|Publication number||US6379589 B1|
|Application number||US 09/693,175|
|Publication date||Apr 30, 2002|
|Filing date||Oct 23, 2000|
|Priority date||Oct 23, 2000|
|Publication number||09693175, 693175, US 6379589 B1, US 6379589B1, US-B1-6379589, US6379589 B1, US6379589B1|
|Original Assignee||Fractal Systems Inc.|
|Export Citation||BiBTeX, EndNote, RefMan|
|Patent Citations (9), Referenced by (8), Classifications (22), Legal Events (8)|
|External Links: USPTO, USPTO Assignment, Espacenet|
The present invention relates to shielding materials and, more particularly, to a new, multi-layered particle of metal coated ferrites coated with a conductive polymer, and networked into a conductive polymer matrix to produce single-layered shielding coatings, films and sheets having a tailored application in sophisticated electronics and military hardware.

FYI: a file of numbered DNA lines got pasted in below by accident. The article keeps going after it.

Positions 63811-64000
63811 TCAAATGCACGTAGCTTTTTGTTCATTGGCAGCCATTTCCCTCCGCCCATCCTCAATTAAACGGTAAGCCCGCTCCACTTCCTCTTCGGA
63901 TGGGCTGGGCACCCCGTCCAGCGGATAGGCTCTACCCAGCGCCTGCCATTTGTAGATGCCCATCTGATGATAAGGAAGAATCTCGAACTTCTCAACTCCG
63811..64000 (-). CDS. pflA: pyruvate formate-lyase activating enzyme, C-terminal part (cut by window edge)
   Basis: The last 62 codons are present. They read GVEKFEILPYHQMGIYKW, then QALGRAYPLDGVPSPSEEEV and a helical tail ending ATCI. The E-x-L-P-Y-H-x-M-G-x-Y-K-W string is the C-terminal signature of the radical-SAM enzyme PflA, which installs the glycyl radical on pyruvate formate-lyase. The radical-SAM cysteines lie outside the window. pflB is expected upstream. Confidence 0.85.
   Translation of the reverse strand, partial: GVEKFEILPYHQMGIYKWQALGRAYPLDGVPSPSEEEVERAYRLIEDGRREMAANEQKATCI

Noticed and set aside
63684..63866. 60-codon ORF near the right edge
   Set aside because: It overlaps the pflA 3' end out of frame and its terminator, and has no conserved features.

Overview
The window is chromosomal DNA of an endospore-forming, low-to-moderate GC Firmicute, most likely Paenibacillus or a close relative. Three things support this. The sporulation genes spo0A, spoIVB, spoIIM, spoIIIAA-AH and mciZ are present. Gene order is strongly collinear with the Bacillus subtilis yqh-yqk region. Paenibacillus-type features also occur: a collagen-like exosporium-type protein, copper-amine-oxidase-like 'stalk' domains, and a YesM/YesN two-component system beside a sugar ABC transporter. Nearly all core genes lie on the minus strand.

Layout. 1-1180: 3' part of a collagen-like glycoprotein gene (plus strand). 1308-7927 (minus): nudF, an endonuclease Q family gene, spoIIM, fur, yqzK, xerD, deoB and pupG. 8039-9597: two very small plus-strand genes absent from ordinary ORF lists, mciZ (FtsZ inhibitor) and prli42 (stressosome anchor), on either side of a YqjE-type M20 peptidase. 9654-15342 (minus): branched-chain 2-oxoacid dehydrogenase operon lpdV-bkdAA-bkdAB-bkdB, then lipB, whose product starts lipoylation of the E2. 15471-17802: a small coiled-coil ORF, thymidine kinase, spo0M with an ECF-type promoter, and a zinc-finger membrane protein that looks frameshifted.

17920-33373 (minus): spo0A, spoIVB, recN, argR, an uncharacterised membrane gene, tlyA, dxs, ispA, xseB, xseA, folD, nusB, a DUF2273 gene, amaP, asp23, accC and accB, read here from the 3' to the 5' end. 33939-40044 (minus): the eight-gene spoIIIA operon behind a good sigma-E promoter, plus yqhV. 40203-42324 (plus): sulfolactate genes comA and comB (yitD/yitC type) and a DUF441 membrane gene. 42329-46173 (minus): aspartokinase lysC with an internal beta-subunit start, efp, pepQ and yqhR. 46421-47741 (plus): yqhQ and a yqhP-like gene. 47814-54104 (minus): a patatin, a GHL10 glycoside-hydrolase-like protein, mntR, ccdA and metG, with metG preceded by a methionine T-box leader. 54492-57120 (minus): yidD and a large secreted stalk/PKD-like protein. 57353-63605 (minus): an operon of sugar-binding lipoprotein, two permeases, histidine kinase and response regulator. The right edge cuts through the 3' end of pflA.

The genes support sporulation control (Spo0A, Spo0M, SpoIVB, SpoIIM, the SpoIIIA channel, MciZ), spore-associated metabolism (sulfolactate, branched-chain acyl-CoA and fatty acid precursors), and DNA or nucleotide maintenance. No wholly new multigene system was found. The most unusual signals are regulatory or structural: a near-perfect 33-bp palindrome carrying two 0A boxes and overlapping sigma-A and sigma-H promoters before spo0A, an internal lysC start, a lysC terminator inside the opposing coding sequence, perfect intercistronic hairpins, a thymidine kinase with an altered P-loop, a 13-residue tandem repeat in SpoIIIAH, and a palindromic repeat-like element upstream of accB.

Sophisticated electronics, particularly those employing high frequencies and military hardware using space-age composites, require electromagnetic radiation hardening. Survivability countermeasures use shielding against nuclear, laser, EMI and radar/microwave radiation. Several hardening methods exist. The choice of which techniques to use depends on the frequency range and the type of the electromagnetic threat. Surface metallization, use of conductive composites, and metallic enclosures, are but a few of the shielding techniques employed. Each method has its own shortcomings, and the materials used are often expensive.
It is not uncommon to observe shielding failures in composites resulting from radiation transparent spots, phase separations, and cracking. Coating imperfections, corrosion in metallized components, scratches, and feed-through holes in metallic enclosures, represent additional shielding failure problems.